Sitting in temple all day is tough. My Hebrew is not as good as it should be and I tend to lose my place quite a bit. I also like to understand what I am reading so my eyes tend to drift to the English translations. There are people walking in and out, clothes and jewelry to check out and conversations to eavesdrop on. It is hard to pay attention.
Sitting in synagogue this year made me think about what some of my students must be going through. The third term algebra classes are full of kids who did not pass algebra 2. They need to know what was taught in algebra 2 to be successful in algebra 3 and 4. They are now expected to be able to solve quadratic equations while most cannot factor and many have no grasp of signed numbers. Some try for a while and then their attention turns to cell phones, I-pods and conversations with their neighbors. Others put their heads down and go to sleep. The room pass is in constant use. I hate to admit it, but I am guilty of the same things. The use of electronic devices is forbidden on the holiday, but day dreaming and frequent walks to the bathroom are not. I want to be in temple and immerse myself in the observation of my holiday, but I can't. I think of my poor students. Many have close to perfect attendance but do nothing in class. They are the ones that feel like I do. I know some just come to socialize and there are groups of people that come to synagogue for the same reason.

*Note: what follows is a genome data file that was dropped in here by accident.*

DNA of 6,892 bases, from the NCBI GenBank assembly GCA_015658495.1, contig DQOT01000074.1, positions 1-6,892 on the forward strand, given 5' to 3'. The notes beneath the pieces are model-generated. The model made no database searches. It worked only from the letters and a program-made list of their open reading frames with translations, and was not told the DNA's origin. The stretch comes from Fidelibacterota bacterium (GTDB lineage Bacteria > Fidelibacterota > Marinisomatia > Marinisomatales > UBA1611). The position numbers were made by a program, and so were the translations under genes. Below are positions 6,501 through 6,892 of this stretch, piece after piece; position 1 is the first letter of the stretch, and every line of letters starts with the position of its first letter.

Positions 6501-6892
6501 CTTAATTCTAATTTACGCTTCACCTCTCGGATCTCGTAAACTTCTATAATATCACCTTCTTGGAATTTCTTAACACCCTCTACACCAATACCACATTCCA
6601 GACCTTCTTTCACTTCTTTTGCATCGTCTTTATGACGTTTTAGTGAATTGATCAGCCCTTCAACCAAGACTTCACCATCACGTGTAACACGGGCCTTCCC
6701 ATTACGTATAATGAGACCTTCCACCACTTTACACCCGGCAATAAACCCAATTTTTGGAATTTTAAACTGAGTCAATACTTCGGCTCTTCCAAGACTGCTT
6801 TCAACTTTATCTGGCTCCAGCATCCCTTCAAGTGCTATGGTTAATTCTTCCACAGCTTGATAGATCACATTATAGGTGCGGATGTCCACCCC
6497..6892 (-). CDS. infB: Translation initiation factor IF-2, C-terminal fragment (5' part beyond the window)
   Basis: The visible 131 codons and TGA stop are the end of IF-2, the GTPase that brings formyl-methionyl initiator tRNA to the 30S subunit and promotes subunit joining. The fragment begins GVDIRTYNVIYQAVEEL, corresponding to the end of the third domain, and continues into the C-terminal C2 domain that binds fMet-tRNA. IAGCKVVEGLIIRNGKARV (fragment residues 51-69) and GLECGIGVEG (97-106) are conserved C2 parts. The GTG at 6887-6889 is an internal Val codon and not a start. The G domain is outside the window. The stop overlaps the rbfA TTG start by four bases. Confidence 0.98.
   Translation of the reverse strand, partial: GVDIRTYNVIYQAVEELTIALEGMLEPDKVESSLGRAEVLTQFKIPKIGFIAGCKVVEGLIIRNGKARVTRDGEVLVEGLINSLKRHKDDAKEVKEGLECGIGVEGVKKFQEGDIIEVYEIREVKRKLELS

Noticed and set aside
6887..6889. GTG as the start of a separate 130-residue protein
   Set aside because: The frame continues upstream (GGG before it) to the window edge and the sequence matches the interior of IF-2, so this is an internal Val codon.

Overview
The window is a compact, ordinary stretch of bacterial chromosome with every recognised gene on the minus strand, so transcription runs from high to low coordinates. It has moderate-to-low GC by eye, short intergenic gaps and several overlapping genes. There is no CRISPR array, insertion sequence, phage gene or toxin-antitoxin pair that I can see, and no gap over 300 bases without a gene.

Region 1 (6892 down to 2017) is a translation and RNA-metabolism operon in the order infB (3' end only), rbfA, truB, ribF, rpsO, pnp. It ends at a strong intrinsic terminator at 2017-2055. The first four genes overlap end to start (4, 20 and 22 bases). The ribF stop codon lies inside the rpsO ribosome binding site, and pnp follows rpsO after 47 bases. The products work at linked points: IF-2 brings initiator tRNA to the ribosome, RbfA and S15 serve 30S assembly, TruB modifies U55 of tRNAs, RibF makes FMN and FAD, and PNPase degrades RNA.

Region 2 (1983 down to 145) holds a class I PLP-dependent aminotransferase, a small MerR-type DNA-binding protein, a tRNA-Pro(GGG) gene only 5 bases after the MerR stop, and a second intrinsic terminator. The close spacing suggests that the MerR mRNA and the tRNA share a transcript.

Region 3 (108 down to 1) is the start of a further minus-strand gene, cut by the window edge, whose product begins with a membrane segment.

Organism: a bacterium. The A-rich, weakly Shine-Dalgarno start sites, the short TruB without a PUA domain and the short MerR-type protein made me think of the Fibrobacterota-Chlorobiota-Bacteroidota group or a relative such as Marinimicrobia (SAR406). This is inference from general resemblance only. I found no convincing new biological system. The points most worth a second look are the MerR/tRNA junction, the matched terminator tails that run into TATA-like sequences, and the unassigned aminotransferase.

I know, for me, the answer would be to study more, to improve my skills to be able to participate fuller. I tell myself I will do this every year, but so far, I have not listened. It is hard and time consuming and to tell the truth, I am not very good at languages. My kids know they should also study more but they face the same obstacles I do.
I don't have answers, I wish I did. I've often heard people say, "If the kids just applied themselves more, they would succeed." Thee people should spend a day as I just did, trying to keep up with something they do not have skills to keep up with. Maybe that would at least help them become more understanding and then maybe someone could arrive at a solution to the problem.